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UMBC CMSC 341 - Skip Lists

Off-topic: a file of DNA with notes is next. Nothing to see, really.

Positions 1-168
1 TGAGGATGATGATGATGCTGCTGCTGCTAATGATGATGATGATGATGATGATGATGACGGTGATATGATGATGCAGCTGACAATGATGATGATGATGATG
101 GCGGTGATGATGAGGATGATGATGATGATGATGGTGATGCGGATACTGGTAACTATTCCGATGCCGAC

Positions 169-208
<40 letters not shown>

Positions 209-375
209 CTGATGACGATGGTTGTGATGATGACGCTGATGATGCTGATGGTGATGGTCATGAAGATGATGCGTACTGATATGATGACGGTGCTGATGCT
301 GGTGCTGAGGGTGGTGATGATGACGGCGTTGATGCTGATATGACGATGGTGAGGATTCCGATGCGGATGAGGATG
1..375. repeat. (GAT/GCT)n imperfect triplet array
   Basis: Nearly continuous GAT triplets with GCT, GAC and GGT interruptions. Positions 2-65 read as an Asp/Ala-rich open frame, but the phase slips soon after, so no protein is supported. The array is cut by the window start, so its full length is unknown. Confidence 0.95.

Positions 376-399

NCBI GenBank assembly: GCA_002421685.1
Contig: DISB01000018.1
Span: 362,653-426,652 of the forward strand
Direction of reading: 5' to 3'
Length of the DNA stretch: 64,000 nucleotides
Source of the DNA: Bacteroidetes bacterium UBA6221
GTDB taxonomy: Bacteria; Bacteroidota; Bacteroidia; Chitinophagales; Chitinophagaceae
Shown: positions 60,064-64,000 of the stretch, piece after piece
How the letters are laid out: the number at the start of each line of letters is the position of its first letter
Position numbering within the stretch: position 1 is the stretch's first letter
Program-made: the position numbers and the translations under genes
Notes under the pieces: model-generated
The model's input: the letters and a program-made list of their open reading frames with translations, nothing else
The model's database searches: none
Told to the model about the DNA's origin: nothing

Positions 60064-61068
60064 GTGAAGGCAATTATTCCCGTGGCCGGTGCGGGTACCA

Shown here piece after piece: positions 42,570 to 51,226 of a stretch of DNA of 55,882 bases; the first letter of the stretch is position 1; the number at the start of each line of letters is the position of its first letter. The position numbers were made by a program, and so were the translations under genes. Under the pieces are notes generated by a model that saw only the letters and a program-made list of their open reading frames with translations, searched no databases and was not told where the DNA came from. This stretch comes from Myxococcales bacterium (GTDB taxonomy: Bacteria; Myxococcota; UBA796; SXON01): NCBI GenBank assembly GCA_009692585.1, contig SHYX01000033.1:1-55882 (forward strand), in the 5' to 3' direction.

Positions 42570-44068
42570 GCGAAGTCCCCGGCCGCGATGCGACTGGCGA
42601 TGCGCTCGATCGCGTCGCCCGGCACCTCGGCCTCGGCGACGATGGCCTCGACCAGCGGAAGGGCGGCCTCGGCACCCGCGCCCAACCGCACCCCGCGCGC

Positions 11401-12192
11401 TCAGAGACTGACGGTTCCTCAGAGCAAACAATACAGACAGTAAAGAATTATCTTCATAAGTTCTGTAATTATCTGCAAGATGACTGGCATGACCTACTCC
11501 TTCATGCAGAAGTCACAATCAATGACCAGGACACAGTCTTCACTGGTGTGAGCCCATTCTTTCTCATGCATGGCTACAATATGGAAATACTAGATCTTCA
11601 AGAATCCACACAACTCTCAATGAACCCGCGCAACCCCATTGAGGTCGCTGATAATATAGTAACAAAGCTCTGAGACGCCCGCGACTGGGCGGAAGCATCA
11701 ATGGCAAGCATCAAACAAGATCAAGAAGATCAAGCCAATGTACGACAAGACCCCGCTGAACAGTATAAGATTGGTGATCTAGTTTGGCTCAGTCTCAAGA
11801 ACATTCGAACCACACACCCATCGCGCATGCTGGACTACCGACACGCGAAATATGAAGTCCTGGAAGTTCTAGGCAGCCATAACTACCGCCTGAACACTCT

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CMSC 341Skip Lists8/3/2007UMBC CMSC 341 SkipList2Looking Back at Sorted Lists Sorted Linked ListWhat is the worst case performance of find( ), insert( )? Sorted ArrayWhat is the worst case performance of find( ), insert( )?8/3/2007UMBC CMSC 341 SkipList3An Alternative Sorted Linked List What if you skip every other node? Every other node has a pointer to the next and the one after that Find : follow “skip” pointer until target < this.skip.element Resources Additional storage Performance of find( )?8/3/2007UMBC CMSC 341 SkipList4Skipping Every 2ndNodeThe value stored in each node is shown below the node and corresponds to the the position of the node in the list.It’s clear that find( ) does not need to examine every node. It can skip over every other node, then do a final examination at the end. The number of nodes examined is no more than n/2 + 1.For example the nodes examined finding the value 15 would be2, 4, 6, 8, 10, 12, 14, 16, 15 -- a total of 16/2 + 1 = 9.8/3/2007UMBC CMSC 341 SkipList5Skipping Every 2ndand 4thNodeThe find operation can now make bigger skips than the previous example. Every 4thnode is skipped until the search is confined between two nodes of size 3. At this point as many as three nodes may need to be scanned. It’s also possible that some nodes may be examined more than once. The number of nodes examined is no more than n / 4 + 3.Again, look at the nodes examined when searching for 15.8/3/2007UMBC CMSC 341 SkipList6New and Improved Alternative Add hierarchy of skip pointers every 2i-th node points 2inodes ahead For example, every 2ndnode has a reference 2 nodes ahead; every 8thnode has a reference 8 nodes ahead8/3/2007UMBC CMSC 341 SkipList7Skipping Every 2i-th nodeSuppose this list contained 32 nodes and we want to search for some value in it. Working down from the top, we first look at node 16 and have cut the search in half. When we look again one level down in either the right or left half, we have cut the search in half again. We continue in this manner until we find the node being sought (or not).This is just like binary search in an array. Intuitively we can understand why the max number of nodes examined is O(lg N).8/3/2007UMBC CMSC 341 SkipList8Some Serious Problems This structure looks pretty good, but what happens when we insert or remove a value from the list? Reorganizing the the list is O(N).  For example, suppose the first element of the list was removed. Since it’s necessary to maintain the strict pattern of node sizes, it’s easiest to move all the values toward the head and remove the end node. A similar situation occurs when a new node is added.8/3/2007UMBC CMSC 341 SkipList9Skip Lists Concept:A skip list maintains the same distribution of nodes, but without the requirement for the rigid pattern of node sizes 1/2 have 1 pointer 1/4 have 2 pointers 1/8 have 3 pointers … 1/2ihave i pointers It’s no longer necessary to maintain the rigid pattern by moving values around for insert and remove. This gives us a high probability of still having O(lg N) performance. The probability that a skip list will behave badly is very small.8/3/2007UMBC CMSC 341 SkipList10A Probabilistic Skip ListThe number of forward reference pointers a node has is its “size”.The distribution of node sizes is exactly the same as the previous figure, the nodes just occur in a different pattern.8/3/2007UMBC CMSC 341 SkipList11Inserting a Node When inserting a new node, we choose the size of the node probabilistically. Every skip list has an associated (and fixed) probability, p, that determines the distribution of node sizes. A fraction, p, of the nodes that have at least r forward references also have r + 1 forward references.8/3/2007UMBC CMSC 341 SkipList12Skip List Insert To insert node: Create new node with random size. For each pointer, i , connect to next node with at least i pointers.int generateNodeSize(double p, int maxSize){int size = 1;while (drand48() < p) size++;return (size >maxSize) ? maxSize : size;}8/3/2007UMBC CMSC 341 SkipList13An Aside on Node Distribution Given an infinitely long skip list with associated probability p, it can be shown that 1 – p nodes will have just one forward reference. This means that p(1 – p) nodes will have exactly two forward references and in general pk(1 – p) nodes will have k + 1 forward reference pointers. For example, with p = 0.50.5 (1/2 of the nodes will have exactly one forward reference)0.5 (1 – 0.5) = 0.25 (1/4 of the nodes will have 2 references)0.52(1 – 0.5) = 0.125 (1/8 of the nodes will have 3 references)0.53(1 – 0.5) = 0.0625 (1/16 of the nodes will have 4 references) Work out the distribution for p = 0.25 (1/4) for yourself.8/3/2007UMBC CMSC 341 SkipList14Determining the Size of the Header Node The size of the header node (the number of forward references it has) is the maximum size of any node in the skip list and is chosen when the empty skip list is constructed (i.e. it must be predetermined) Dr. Pugh has shown that the maximum size should be chosen as log 1/pN. For p = ½, the maximum size for a skip list with 65,536 elements should be no smaller than log 265536 = 16.8/3/2007UMBC CMSC 341 SkipList15Performance Considerations The expected time to find an element (and therefore to insert or remove) is O( lg N ). It is possible for the time to be substantially longer if the configuration of nodes is unfavorable for a particular operation. Since the node sizes are chosen randomly, it is possible to get a “bad” run of sizes. For example, it is possible that each node will be generated with the same size, producing the equivalent of an ordinary linked list. A “bad” run of sizes will be less important in a long skip list than in a short one. The probability of poor performance decreases rapidly as the number of nodes increases.8/3/2007UMBC CMSC 341 SkipList16More performance The probability that an operation takes longer than expected is function of the associated probability p. Dr. Pugh calculated that with p = 0.5 and 4096 elements, the probability that the actual time will exceed the expected time by more than a factor of 3 is less than one in 200 million. The relative time and space performance depends on p. Dr. Pugh suggests p = 0.25 for most cases. If the predictability ofperformance is important, then he suggests using p =